By DAVE GOLDBERG

The Associated Press

The San Diego Chargers had so many players hurt Sunday night that at one point Marty Schottenheimer wasn't sure he could find 11 men to field a defense.

Atlanta, with three-fourths of its defensive line out, was worn down by Jamal Lewis and the Ravens in the second half because there was no way any of the healthy players could rest.

Nothing is more damaging to NFL teams than injuries.

The league doesn't keep official statistics on them. But this season seems to be one of the worst in recent memory.

And while many teams are crumbling with multiple starters going down, you'd hardly know it. Nothing stirs up the football world more than wounded quarterbacks non-skill position players who get hurt don't receive much attention.

So long-standing injuries that have riddled a lot of teams this season were overshadowed Sunday when Donovan McNabb and Brett Favre went down.

Especially McNabb, who once again is out for the season, and may miss part of next year. McNabb tore the anterior cruciate ligament in his right knee in Philadelphia's loss to Tennessee on Sunday.

That left Philadelphia to ponder a playoff run that was dubious anyway and now must be made with either Jeff Garcia or A.J. Feely at quarterback. And it left McNabb to contemplate what has become a star-crossed career last year was cut short after nine games when he underwent surgery on a sports hernia.

The 37-year-old Favre, who took a shot in the elbow, will probably be back next week. He has overcome numerous hits to start 251 straight games, a record for a quarterback. His backup and possible heir apparent, Aaron Rodgers, wasn't as lucky. He broke his left foot and will miss the rest of the season.

Playoff contenders like the Chargers, Falcons, Giants, Panthers and Jaguars all have been hard hit New York has lost three defensive ends, including Pro Bowlers Michael Strahan and Osi Umenyiora and two key offensive players: left tackle Luke Petitgout and wide receiver Amani Toomer.

New Orleans got relatively good news on Monday when rookie wide receiver Marques Colston, who led the NFL in yards receiving entering the weekend, was listed as "day-to-day" with a sprained ankle sustained Sunday.

Grain of salt: in a league where coaches are hardly forthcoming about injuries, "day-to-day" can turn into "week-to-week."

But until Sunday, the normal run of injured quarterbacks was relatively small: Kansas City's Trent Green (concussion in opening week) returned on Sunday against Oakland's Aaron Brooks, also coming back from injury. Seattle's Matt Hasselbeck has missed four games with a torn knee ligament; Jacksonville's Byron Leftwich is out with a foot injury; and Tampa Bay's Chris Simms was lost in Week 3 when his spleen had to be removed.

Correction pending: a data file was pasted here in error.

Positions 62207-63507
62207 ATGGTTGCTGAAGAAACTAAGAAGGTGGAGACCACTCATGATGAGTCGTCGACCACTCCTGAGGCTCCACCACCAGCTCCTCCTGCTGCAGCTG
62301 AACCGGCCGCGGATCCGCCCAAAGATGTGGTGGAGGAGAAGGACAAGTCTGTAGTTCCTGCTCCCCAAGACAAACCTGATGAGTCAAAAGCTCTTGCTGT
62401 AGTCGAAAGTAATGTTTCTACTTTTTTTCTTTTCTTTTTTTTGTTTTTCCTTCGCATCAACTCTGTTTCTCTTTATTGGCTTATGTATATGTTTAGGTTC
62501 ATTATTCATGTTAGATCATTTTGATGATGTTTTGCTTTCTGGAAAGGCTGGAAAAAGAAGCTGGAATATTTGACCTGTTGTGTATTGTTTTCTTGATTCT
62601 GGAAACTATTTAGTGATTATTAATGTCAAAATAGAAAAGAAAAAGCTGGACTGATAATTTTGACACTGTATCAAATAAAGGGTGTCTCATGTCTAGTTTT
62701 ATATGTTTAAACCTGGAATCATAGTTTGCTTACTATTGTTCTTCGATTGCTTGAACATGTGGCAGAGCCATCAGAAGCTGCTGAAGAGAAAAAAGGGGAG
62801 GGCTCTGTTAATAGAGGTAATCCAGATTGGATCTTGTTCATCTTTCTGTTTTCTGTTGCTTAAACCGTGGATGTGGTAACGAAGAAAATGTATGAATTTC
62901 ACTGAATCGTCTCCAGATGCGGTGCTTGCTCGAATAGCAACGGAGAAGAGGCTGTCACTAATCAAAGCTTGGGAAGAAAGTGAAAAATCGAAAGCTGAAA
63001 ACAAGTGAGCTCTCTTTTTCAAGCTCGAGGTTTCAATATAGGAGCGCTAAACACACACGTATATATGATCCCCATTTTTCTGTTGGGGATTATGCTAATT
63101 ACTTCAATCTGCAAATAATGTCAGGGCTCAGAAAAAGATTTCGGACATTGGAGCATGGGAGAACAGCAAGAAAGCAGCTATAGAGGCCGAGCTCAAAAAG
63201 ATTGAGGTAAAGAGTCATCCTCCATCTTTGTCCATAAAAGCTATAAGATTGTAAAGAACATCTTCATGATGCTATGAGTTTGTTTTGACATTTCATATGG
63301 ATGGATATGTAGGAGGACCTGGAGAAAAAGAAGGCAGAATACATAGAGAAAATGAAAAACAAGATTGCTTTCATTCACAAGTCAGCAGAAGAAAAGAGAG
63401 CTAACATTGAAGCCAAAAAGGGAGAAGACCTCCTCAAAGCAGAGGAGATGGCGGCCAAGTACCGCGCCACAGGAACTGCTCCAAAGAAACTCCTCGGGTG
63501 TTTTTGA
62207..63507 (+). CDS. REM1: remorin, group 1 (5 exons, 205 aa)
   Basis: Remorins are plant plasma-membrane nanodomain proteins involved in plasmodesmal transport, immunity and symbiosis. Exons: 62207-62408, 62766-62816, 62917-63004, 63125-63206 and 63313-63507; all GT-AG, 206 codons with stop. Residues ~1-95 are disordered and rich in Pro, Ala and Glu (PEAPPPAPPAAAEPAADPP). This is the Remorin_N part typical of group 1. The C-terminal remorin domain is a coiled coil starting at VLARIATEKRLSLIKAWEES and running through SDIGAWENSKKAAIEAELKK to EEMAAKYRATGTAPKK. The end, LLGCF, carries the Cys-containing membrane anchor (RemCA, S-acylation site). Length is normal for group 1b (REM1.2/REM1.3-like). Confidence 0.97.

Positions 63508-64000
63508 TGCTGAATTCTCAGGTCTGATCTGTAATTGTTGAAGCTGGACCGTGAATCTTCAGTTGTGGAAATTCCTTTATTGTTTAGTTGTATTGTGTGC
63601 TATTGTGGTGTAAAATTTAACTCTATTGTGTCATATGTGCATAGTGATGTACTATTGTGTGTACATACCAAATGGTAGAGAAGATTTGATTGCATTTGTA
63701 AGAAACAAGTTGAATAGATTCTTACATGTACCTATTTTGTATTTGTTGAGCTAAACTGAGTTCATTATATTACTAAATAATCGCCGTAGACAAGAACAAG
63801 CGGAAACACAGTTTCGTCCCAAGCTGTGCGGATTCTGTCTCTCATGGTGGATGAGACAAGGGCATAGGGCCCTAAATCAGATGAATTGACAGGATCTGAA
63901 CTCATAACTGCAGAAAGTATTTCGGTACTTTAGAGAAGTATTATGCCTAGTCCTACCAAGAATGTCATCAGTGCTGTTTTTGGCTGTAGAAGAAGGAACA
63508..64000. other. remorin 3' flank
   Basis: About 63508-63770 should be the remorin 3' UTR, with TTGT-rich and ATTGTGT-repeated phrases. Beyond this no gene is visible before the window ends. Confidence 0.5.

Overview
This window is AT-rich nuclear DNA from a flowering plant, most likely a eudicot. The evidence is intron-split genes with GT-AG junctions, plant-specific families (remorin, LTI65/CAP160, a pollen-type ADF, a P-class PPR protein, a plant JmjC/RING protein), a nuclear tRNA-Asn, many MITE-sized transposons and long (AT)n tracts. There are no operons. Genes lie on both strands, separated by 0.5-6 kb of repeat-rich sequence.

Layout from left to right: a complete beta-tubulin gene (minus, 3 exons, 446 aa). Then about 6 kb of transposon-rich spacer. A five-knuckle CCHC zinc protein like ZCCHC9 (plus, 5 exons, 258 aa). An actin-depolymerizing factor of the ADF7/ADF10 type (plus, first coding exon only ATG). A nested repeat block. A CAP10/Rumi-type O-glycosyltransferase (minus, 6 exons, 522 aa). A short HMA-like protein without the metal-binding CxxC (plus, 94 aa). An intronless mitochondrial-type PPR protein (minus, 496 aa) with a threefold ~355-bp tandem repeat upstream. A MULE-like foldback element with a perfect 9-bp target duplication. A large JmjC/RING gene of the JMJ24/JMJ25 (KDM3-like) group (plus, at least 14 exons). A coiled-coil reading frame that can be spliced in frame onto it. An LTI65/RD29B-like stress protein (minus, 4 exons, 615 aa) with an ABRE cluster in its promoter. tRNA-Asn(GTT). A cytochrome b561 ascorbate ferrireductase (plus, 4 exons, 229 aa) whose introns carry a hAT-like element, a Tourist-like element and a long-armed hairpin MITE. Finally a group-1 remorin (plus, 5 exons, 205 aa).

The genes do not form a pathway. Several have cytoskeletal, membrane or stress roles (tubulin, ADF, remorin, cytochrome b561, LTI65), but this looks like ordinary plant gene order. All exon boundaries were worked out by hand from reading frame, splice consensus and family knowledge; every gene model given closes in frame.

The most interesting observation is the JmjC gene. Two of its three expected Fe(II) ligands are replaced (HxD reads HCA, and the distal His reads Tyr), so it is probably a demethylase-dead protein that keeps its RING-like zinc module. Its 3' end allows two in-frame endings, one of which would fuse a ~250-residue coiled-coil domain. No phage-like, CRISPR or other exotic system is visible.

Pittsburgh's Ben Roethlisberger, coming off a Super Bowl season, has been subpar all year even though he's missed just one game. He was lucky to escape with his life in a motorcycle accident in June; underwent an appendectomy just before the season; and got his second concussion (his first was in the accident) against Atlanta on Oct. 22.

But the parallel to McNabb is Miami's Daunte Culpepper, who tore up his knee last season with Minnesota, and went back to the bench after starting the first four games.

Both were among the five quarterbacks taken in the top 12 picks in the 1999 draft, McNabb No. 2 and Culpepper No. 11. Until last season, they certainly were among the NFL's top quarterbacks. None of the other three (Tim Couch, Akili Smith, Cade McNown) remains in the league.

Culpepper has struggled this season his first after being traded to Miami and was benched for Joey Harrington after four games, presumably because the injury robbed him of his mobility. He has been inactive since as he continues to rehabilitate the injury.

"Unfortunately my knee isn't as good as my spirit and my soul want to be," he said before the Dolphins played his old team this week.

That's also the problem faced by McNabb, who will turn 30 on Saturday. "That's normally an eight-month-to-a-year injury," Eagles coach Andy Reid said.

Given his work ethic, it's possible McNabb will be back by the start of next season. Cincinnati's Carson Palmer suffered a serious knee injury last January and was back by September. But then Palmer a pocket passer has been tentative, favoring his knee.

In other words, a year from now McNabb could be in the same place Culpepper is right now on the bench, in pain.

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